Replication of staphylococcal resistance plasmids
|dc.identifier.citation||Kwong, S. and Ramsay, J. and Jensen, S. and Firth, N. 2017. Replication of staphylococcal resistance plasmids. Frontiers in Microbiology. 8: 2279.|
© 2017 Kwong, Ramsay, Jensen and Firth. The currently widespread and increasing prevalence of resistant bacterial pathogens is a significant medical problem. In clinical strains of staphylococci, the genetic determinants that confer resistance to antimicrobial agents are often located on mobile elements, such as plasmids. Many of these resistance plasmids are capable of horizontal transmission to other bacteria in their surroundings, allowing extraordinarily rapid adaptation of bacterial populations. Once the resistance plasmids have been spread, they are often perpetually maintained in the new host, even in the absence of selective pressure. Plasmid persistence is accomplished by plasmid-encoded genetic systems that ensure efficient replication and segregational stability during cell division. Staphylococcal plasmids utilize proteins of evolutionarily diverse families to initiate replication from the plasmid origin of replication. Several distinctive plasmid copy number control mechanisms have been studied in detail and these appear conserved within plasmid classes. The initiators utilize various strategies and serve a multifunctional role in (i) recognition and processing of the cognate replication origin to an initiation active form and (ii) recruitment of host-encoded replication proteins that facilitate replisome assembly. Understanding the detailed molecular mechanisms that underpin plasmid replication may lead to novel approaches that could be used to reverse or slow the development of resistance.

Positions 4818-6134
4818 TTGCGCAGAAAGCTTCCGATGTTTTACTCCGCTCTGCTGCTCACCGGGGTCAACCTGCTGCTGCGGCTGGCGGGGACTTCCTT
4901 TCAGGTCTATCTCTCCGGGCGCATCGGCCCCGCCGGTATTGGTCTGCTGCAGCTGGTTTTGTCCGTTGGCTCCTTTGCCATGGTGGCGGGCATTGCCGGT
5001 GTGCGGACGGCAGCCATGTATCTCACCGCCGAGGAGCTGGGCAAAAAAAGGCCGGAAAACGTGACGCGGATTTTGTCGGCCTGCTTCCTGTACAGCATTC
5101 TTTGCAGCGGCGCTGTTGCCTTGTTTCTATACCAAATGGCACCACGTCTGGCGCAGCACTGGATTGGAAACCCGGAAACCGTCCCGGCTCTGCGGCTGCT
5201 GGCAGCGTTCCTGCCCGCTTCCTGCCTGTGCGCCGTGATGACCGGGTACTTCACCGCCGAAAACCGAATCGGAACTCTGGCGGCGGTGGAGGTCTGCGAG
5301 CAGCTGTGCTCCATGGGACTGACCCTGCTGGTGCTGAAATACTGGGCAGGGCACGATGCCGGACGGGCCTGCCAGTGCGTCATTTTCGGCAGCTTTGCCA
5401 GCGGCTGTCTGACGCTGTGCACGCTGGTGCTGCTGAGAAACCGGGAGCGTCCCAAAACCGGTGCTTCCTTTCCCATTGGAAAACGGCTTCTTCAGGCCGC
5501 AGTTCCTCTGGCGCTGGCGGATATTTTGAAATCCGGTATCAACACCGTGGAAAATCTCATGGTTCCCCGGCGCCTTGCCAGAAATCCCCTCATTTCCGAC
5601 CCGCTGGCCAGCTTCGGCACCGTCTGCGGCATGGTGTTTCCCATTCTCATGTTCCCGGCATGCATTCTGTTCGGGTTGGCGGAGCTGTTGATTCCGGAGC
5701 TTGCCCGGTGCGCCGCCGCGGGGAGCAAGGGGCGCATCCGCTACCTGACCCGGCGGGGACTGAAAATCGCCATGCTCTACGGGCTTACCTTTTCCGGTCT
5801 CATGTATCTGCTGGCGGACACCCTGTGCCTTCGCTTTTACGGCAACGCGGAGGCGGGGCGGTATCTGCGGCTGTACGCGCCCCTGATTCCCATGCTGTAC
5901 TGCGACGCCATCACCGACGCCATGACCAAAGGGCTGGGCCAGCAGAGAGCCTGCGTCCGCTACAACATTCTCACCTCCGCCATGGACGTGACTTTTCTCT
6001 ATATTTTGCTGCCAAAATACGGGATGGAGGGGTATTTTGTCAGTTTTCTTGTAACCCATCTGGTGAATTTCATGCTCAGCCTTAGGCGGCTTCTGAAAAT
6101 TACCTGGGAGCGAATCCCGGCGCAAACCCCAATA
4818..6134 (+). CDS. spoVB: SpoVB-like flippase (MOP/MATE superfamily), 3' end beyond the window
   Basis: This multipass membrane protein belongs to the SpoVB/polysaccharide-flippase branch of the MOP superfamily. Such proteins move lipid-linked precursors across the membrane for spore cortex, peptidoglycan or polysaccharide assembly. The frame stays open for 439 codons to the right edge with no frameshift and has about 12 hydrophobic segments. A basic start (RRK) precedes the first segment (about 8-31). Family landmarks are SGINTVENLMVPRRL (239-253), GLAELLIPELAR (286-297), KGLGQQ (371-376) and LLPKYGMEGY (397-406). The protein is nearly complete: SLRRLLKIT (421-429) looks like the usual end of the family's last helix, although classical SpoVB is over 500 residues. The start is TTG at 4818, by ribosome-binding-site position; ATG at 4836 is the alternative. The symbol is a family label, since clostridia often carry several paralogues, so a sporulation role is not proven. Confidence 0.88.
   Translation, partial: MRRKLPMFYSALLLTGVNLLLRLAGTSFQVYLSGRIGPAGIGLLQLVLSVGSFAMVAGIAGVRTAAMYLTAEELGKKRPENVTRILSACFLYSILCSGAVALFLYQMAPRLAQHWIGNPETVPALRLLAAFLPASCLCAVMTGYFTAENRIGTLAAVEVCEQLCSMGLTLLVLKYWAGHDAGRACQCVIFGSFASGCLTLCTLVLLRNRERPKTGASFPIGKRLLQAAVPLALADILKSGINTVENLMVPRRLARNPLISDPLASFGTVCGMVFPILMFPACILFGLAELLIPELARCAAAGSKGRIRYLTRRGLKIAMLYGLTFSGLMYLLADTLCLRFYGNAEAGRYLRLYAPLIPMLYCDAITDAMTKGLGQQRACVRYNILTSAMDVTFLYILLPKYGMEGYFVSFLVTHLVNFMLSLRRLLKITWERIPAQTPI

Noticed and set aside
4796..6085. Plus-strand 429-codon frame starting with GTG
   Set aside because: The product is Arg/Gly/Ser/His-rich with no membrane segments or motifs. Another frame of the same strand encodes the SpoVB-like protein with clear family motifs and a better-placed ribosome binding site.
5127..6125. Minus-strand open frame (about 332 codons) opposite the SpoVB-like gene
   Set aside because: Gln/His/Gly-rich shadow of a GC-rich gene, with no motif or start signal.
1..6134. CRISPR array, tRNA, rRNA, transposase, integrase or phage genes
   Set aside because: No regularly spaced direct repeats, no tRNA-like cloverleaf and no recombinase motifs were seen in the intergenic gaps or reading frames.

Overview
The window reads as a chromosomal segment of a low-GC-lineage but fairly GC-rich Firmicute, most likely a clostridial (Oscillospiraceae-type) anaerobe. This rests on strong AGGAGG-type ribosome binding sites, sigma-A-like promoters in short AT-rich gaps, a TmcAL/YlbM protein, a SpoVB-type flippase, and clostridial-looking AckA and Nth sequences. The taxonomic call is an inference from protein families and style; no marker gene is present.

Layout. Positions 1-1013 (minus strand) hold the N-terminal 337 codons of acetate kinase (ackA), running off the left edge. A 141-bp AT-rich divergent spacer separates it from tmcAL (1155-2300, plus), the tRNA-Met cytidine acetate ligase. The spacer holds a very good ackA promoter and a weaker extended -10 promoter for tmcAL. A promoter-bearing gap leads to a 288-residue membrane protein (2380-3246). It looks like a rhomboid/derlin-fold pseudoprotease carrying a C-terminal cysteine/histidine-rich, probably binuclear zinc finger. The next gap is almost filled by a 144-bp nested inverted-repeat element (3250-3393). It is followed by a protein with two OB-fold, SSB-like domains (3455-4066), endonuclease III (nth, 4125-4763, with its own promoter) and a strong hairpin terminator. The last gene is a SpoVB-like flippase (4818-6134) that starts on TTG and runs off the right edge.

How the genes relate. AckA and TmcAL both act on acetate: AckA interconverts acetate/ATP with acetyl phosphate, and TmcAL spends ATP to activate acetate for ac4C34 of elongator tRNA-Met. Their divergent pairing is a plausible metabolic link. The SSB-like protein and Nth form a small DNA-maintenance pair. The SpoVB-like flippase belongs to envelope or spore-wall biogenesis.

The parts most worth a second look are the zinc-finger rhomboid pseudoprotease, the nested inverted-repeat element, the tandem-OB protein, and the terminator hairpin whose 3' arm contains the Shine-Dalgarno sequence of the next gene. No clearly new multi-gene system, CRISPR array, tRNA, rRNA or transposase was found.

|dc.publisher||Frontiers Research Foundation|
|dc.title||Replication of staphylococcal resistance plasmids|
|dcterms.source.title||Frontiers in Microbiology|
|curtin.department||School of Biomedical Sciences|